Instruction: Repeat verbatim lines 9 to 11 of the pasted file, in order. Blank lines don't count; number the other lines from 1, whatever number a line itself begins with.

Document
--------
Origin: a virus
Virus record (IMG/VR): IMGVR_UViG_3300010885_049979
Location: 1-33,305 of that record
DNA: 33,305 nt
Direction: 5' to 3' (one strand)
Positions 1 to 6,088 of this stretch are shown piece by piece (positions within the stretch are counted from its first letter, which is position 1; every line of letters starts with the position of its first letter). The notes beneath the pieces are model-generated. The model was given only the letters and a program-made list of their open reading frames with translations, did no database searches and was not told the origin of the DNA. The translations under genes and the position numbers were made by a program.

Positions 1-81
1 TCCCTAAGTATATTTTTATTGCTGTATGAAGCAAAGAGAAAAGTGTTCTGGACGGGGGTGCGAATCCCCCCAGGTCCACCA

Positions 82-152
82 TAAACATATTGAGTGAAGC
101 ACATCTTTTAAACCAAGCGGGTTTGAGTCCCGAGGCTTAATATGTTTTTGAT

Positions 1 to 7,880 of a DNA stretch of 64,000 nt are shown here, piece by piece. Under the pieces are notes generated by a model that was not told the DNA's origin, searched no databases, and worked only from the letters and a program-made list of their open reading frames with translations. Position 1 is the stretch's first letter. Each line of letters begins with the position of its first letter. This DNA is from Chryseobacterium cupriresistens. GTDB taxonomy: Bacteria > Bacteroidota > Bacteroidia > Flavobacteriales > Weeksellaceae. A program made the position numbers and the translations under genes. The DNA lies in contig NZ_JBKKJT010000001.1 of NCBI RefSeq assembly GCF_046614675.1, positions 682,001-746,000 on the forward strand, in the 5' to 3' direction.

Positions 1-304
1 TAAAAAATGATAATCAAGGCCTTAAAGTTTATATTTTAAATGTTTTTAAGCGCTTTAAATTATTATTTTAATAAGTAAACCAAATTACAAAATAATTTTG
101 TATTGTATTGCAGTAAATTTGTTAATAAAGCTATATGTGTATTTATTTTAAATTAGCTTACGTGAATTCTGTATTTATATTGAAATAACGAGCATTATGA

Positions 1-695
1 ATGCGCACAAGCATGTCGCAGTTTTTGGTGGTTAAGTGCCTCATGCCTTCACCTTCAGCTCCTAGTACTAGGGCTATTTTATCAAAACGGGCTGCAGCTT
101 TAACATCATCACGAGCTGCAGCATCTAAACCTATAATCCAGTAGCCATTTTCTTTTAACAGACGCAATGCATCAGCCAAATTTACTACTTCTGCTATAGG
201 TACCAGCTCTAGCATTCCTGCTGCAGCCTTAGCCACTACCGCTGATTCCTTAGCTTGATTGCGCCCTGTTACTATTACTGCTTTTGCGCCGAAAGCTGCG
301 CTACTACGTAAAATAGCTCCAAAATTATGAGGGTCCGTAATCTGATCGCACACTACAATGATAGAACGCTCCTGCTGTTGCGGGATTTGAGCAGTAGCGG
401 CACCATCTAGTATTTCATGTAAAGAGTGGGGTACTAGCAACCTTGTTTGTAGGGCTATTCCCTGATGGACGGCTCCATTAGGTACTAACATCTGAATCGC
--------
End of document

Positions 82-152
82 TAAACATATTGAGTGAAGC
101 ACATCTTTTAAACCAAGCGGGTTTGAGTCCCGAGGCTTAATATGTTTTTGAT